Attorney General Reyes filed the brief along with the following states: Alabama, Alaska, Arkansas, Georgia, Idaho, Indiana, Iowa, Kansas, Kentucky, Louisiana, Mississippi, Missouri, Montana, Nebraska, North Dakota, Ohio, Oklahoma, South Carolina, South Dakota, Virginia, West Virginia, and Wyoming.

Read the brief here.


Utah AG’s Office CASE Task Force Continues Crackdown on Organized Retail Theft

May 24, 2023

Seven people face charges connected to an elaborate scheme to steal clothing and other merchandise from Utah retailers and sell it on the black market.  The value of the merchandise is in the tens of thousands of dollars and was stolen from 10 retailers total, including various locations for Kohls, TJ Maxx, Burlington, Marshall’s, and Sierra Clothing. 

“These kinds of brazen theft and money-making schemes are extremely damaging to our statewide economy,” said Utah Attorney General’s Office Communications Director Rich Piatt. “This isn’t typical shoplifting, and it’s not harmless. We want to get the word out that the retailers are on to their game, and so are we.  Law enforcement takes these crimes very seriously.”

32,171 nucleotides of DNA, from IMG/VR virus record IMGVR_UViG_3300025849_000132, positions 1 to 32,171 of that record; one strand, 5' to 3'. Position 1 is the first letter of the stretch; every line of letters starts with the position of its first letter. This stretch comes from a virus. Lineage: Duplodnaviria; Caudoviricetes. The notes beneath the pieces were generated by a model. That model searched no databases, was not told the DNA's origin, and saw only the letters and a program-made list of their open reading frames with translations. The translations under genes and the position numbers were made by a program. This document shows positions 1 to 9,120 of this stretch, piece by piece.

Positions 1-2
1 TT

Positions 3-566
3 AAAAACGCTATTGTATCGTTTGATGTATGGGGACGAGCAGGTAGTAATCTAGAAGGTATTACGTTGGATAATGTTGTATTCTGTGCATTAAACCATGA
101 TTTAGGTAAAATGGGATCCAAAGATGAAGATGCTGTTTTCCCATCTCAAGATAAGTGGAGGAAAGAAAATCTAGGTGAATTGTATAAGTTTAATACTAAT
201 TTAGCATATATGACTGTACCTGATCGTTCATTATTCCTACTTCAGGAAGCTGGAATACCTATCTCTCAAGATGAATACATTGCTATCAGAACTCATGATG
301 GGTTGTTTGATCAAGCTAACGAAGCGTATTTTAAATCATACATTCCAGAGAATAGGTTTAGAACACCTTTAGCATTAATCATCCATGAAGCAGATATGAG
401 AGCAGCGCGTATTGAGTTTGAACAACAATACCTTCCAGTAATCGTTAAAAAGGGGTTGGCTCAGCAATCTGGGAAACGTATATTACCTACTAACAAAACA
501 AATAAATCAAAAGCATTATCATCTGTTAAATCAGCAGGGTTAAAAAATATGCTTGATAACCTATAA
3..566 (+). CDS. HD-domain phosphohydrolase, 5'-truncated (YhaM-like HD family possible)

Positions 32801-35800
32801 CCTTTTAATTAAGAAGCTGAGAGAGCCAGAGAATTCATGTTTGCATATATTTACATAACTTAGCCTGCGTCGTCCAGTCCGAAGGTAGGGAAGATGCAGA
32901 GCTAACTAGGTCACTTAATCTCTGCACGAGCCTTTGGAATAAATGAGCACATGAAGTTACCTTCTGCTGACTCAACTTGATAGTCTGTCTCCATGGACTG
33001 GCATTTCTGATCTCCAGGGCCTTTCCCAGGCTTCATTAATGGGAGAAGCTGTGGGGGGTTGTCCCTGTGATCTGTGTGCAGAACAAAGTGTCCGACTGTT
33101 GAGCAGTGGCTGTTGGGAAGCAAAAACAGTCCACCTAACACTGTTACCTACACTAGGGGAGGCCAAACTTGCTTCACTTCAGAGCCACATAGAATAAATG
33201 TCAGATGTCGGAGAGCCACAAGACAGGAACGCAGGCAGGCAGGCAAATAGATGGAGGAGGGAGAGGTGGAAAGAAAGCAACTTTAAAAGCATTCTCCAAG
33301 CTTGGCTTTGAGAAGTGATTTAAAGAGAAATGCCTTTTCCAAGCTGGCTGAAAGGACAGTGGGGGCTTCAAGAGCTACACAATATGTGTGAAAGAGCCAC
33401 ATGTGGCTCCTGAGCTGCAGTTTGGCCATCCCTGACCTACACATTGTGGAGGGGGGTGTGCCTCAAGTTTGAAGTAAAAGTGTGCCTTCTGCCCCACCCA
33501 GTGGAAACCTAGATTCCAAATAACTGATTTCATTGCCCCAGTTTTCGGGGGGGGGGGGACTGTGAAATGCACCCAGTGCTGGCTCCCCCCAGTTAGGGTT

Gilli Ann Mejia, Raymundo Vivalca, Yenni Jimenez Magana, Marcus Anthony Jackson, Bobbi Jo Carter, Emanuel Ramirez, and Maria Guadalupe all face second-degree felony charges of Retail Theft, Receiving Stolen Property, and Pattern of Unlawful Activity.

Over the last year, undercover officers observed individuals enter the stores multiple times a week, gather large quantities of high-value merchandise, and then leave the stores without paying for it. The individuals would sell it for profit.  The total retail value is estimated to be at least $20,000.

The Attorney General’s Office CASE Task Force would like to thank the State Bureau of Investigation, West Jordan Police Department, Taylorsville Police Department, Immigration and Customs Enforcement, and Adult Probation & Parole for assistance during this investigation.